The former lakeside home of a prominent Kent family is going up for auction on the foreclosure block.
This month the Portage County Sheriff's Office will auction off the 13-acre Porthouse estate in Sugar Bush Knolls just north of Kent.
Cyril and Roberta Porthouse, both deceased, lived in the house throughout the latter half of the last century and most notably helped in 1971 to establish the Porthouse Theatre, a performing arts venue at Blossom Music Center where students at Kent State University hone their skills to this day.
The mansion has been appraised at $425,000 for auction, where the minimum bid will be $283,334. The Porthouses sold the house for $1.2 million in 1995.
Robin Porthouse remembers her parents' dream house as one filled with lots of laughter.
"It was a very happy house," she said. "We had a lot of good times there."
The 69-year-old South Carolina resident was a college student when her parents broke ground on the stately 5,000-square-foot brick house in 1960.
Her father, an engineer, and her grandfather, a brick contractor, teamed up to design and build a house filled with amenities that, for its time, were cutting edge.
When the house opened in 1961 it featured multiple wet bars, pocket doors, wall-hung bathroom fixtures, an indoor barbecue grill, an in-ground pool and a commercial boiler system that even heated the front stoop to ward off winter ice.
"What’s not to like?" Robin asked. "You could swim. We could play shuffle board. My parents were really generous people and very generous to our friends. And they were very good about having people over and didn’t mind at all. As a college student it was great."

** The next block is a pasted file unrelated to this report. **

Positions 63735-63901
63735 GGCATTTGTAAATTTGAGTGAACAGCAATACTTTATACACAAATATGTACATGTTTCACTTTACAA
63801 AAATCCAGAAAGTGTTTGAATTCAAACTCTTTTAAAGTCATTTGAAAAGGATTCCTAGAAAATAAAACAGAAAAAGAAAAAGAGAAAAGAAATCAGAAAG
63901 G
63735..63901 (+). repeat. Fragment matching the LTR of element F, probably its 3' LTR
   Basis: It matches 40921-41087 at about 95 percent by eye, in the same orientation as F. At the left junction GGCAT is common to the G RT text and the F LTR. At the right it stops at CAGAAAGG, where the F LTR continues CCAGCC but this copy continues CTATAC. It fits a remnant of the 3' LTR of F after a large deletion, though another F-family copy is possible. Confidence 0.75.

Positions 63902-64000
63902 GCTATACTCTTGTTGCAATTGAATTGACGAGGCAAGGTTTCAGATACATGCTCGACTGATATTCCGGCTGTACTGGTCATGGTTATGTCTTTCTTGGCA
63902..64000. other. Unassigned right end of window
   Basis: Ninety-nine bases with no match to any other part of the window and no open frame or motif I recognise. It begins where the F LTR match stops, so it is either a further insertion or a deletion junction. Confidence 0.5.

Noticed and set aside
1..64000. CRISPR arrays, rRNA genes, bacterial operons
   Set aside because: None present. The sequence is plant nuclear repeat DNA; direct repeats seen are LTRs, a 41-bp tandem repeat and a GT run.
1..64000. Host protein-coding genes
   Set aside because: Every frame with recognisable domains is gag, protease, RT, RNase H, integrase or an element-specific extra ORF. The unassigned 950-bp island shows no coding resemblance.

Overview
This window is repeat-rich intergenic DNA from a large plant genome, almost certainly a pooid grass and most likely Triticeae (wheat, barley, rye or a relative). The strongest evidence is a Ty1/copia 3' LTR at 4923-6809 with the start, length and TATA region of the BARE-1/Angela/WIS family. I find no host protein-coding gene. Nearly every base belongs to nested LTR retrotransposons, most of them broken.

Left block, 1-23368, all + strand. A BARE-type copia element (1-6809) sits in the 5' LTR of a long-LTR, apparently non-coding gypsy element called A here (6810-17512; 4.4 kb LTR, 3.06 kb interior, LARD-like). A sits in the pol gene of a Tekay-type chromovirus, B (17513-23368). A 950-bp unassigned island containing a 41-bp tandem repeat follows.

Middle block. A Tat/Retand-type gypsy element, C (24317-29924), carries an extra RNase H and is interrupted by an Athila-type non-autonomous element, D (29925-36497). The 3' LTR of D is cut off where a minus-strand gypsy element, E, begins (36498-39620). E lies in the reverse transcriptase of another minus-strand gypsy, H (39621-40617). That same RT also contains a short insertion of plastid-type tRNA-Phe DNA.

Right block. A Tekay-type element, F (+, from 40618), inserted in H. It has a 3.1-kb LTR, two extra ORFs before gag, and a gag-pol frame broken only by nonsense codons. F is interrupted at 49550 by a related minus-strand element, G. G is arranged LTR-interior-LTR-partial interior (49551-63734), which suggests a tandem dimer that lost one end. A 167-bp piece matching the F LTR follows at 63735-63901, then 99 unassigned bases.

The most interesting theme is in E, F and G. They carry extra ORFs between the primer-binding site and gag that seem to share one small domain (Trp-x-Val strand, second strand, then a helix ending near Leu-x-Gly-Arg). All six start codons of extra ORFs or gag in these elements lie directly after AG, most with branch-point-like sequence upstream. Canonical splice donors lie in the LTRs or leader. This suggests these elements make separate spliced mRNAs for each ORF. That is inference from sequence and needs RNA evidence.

The Porthouses were both approaching 50 when they finished their dream house, but they intended to get plenty of use out of it.
Robin said her parents, by all accounts some of the wealthiest industrialists and socialites at the time in Portage County, had a strong group of friends who enjoyed spending time together.
"They had a lot of friends, some of whom were life-long friends," she said. “And they loved to party. Oh my God, did that group like to party."
Robin's brother, Dave Porthouse, also was in college at Ohio State University when his parents finished the house and moved from a much smaller home in Kent's University Heights neighborhood out to Sugar Bush Knolls.
Dave said the house cost $300,000 to build at the time.
"Not including the property, which was significant property," he said.
Cyril Porthouse had earned prominence and wealth in Portage County as owner of Pyramid Rubber Company, a successful Ravenna firm he had bought in the 1940s with some substantial investment help from his wife.